What the GOP’s embrace of Herschel Walker says about the state of our political culture

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No Exceptions. Except for Herschel. - Public domain, Wikimedia Creative Commons

Public domain, Wikimedia Creative Commons

No Exceptions. Except for Herschel.

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“So, does this change anything?” asked Dana Loesch, the former firebrand spokeswoman for the National Rifle Association, on her radio show after The Daily Beast published proof that Herschel Walker had reimbursed a former girlfriend — and mother of his child — for an abortion after pressuring her to get it.

“Not a damn thing,” she answered. “How many times have I said these four words–these four very important words: ‘Winning. Is. A. Virtue.’”

It’s not just conservative political commentators who rallied around Walker. Sens. Tom Cotton and Rick Scott announced that they’ll be joining the football-has-been-turned-candidate on the campaign trail in Georgia this week.

You might think that the self-styled party of “family values” might care if one of their candidates paid — in their own formulation — to have his mistress murder their child. Indeed, in the pre-Trump era, political careers were destroyed over less.

But in 2022? Nope. What does this say about the state of our politics? Of the state of the GOP?

Donald Trump never succeeded in building his wall — the one at the southern border, at least. But that doesn’t mean he didn’t build any walls. Rather than a wall of metal and concrete separating the U.S. from Mexico, he built an ineffable wall in the minds of MAGA voters that separates a person from their persona. His wall allows them to maintain an indelible cognitive dissonance about the politicians they support. It renders those politicians immune to charges of hypocrisy. What the person does is unimportant — it’s the persona they’re supporting, anyway. MAGA politicians can recklessly and completely violate the very standards they campaign on and face little to no consequences.

MAGA politicians can recklessly and completely violate the very standards they campaign on and face little to no consequences.

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Donald Trump laid down the first bricks before he even got to office. Remember the Access Hollywood tapes, in which then-candidate Trump said that he could sexually assault women on account of his celebrity?

He was elected president just one month later. He spent the next four years building that wall ever higher through his antics. It’s why he remains the most popular Republican in America despite being impeached twice and investigated for corruption three times. It’s why his endorsees can get away with “murdering” their own “babies.”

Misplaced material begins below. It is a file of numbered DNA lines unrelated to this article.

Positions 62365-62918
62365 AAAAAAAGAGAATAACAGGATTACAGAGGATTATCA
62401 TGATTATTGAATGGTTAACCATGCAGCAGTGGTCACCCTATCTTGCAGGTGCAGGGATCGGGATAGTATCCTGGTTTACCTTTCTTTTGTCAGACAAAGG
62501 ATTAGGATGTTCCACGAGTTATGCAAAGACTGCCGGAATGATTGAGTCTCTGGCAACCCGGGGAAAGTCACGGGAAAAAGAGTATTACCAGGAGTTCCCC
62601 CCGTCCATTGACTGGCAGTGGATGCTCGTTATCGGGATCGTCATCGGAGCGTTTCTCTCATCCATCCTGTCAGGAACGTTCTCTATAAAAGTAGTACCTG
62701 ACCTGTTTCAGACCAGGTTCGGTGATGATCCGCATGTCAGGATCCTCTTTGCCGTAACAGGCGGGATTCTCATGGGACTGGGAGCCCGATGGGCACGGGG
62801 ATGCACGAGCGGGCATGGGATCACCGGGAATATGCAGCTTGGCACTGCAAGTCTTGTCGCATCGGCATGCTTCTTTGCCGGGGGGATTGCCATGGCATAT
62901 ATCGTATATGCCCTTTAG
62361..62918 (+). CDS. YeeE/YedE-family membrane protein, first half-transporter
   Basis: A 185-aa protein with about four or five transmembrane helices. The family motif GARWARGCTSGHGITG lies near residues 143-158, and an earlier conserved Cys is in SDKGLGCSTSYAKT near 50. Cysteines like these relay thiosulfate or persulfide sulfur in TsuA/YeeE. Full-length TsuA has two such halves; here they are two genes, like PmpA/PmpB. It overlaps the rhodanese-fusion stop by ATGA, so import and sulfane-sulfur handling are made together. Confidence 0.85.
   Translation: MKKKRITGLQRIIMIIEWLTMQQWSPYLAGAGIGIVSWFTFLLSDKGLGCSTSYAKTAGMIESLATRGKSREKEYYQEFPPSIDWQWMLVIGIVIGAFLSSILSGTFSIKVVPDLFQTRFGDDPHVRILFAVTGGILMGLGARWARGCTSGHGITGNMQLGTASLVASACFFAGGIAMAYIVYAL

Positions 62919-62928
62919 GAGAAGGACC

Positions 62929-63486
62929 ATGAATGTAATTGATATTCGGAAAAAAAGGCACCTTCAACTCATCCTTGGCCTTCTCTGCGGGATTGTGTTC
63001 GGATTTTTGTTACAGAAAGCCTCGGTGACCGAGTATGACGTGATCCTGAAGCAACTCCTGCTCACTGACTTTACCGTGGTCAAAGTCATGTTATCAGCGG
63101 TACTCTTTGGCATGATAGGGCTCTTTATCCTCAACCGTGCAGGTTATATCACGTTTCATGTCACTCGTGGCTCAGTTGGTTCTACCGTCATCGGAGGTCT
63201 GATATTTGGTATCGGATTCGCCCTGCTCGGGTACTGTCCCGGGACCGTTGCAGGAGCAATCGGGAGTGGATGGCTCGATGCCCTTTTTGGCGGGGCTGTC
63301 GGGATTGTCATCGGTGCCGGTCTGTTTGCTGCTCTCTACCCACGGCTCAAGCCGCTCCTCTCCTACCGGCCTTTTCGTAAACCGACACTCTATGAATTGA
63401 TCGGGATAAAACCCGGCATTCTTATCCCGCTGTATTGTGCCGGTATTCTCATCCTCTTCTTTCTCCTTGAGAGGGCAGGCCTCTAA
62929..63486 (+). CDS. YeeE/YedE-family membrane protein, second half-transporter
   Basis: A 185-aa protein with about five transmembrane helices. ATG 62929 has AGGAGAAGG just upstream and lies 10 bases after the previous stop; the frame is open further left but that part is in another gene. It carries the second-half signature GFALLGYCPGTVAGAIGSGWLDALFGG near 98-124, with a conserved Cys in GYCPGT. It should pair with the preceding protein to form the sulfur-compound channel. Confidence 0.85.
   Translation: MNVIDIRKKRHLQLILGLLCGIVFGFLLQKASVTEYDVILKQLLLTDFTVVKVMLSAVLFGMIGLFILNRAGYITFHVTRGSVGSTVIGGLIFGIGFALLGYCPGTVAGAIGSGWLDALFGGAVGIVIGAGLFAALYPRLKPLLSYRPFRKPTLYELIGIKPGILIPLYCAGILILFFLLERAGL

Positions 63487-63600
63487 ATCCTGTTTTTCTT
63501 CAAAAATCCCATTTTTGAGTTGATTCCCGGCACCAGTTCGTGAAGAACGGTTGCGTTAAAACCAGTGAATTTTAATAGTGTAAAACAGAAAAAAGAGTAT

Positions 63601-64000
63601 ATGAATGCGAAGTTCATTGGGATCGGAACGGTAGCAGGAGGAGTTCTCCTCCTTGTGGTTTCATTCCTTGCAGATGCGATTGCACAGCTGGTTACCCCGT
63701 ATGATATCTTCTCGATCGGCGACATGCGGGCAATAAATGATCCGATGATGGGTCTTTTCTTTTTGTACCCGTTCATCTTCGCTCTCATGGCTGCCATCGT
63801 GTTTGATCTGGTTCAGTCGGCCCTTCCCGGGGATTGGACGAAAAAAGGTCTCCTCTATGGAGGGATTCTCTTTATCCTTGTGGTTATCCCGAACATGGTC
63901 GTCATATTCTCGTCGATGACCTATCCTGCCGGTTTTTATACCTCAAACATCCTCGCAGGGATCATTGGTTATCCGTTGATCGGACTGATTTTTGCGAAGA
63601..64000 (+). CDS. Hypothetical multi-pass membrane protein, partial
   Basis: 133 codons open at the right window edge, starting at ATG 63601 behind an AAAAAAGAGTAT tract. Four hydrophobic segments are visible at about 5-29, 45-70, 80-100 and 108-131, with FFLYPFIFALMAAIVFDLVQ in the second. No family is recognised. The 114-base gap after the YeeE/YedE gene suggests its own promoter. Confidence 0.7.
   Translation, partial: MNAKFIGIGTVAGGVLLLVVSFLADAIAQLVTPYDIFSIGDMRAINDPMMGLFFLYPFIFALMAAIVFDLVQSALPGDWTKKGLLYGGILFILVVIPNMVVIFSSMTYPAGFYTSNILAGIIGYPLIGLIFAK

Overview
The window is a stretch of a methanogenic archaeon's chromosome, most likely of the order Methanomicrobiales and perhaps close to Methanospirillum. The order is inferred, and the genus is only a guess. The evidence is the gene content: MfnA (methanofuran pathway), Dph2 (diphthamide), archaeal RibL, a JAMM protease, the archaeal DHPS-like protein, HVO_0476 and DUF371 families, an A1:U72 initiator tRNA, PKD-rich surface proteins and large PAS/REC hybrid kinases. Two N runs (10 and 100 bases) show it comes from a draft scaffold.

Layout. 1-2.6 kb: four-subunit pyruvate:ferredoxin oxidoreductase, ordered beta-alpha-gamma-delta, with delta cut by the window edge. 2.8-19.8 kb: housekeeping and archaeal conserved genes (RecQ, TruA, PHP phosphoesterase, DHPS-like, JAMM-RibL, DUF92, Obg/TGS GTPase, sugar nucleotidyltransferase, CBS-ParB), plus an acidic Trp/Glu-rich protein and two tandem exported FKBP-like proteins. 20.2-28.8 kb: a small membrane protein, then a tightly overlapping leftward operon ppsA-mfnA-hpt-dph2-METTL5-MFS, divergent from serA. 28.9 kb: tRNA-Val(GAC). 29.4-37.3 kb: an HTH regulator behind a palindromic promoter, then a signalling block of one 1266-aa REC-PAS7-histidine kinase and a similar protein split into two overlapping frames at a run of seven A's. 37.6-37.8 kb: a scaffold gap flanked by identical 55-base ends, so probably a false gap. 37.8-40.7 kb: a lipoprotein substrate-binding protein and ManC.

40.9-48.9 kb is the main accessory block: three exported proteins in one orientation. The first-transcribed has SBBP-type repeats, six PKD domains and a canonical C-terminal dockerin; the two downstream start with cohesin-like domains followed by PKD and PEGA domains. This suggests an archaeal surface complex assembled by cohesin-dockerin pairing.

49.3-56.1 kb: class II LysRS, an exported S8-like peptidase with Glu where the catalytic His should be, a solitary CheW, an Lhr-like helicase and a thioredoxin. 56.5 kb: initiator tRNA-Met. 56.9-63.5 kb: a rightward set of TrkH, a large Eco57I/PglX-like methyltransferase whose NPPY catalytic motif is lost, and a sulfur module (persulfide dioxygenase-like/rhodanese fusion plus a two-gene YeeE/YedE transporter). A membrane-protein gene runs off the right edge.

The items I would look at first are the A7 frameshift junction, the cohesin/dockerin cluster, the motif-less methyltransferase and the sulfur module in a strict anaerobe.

That wall wouldn’t even have been possible without the new cultural bricks with which it’s built. Even a decade ago, candidates campaigned in words and policies. Today, they campaign in memes and hashtags. In his seminal work Amusing Ourselves to Death, cultural critic Neil Postman argued that the medium is the message. Writing in a time before the internet, he documented how the juxtaposition of facts and entertainment on television rendered it all as entertainment. He would have been horrified by TikTok — an online altar to the entertaining.

Trump is the ultimate meme — and he rendered our politics into an endless meme war. And meme wars aren’t about facts, policies, or a record of accomplishment. They’re about vibes. A search for the next dopamine hit.

The meme war of our politics has divorced a politician from their personal choices. It’s why a man like Herschel Walker — with zero credibility as a serious politician — can campaign on an abortion ban with “zero exceptions”… except for, well, Herschel Walker. It’s why he can so flagrantly violate the policies on which he campaigns and not only maintain the support of his party, but count on them to rally to his aide.

It all comes back to power. After all, Herschel Walker is instrumental to GOP control of the Senate. And without Senate control, Republicans can’t keep passing policies that they themselves are immune from. Which should highlight the cruelty of the whole enterprise. It was never about values. It’s about control. Millions of people have lost access to their own bodily autonomy because of this politics of control. But its purveyors can’t even control themselves

Originally published Oct. 11 in The Incision. Get more at abdulelsayed.substack.com.

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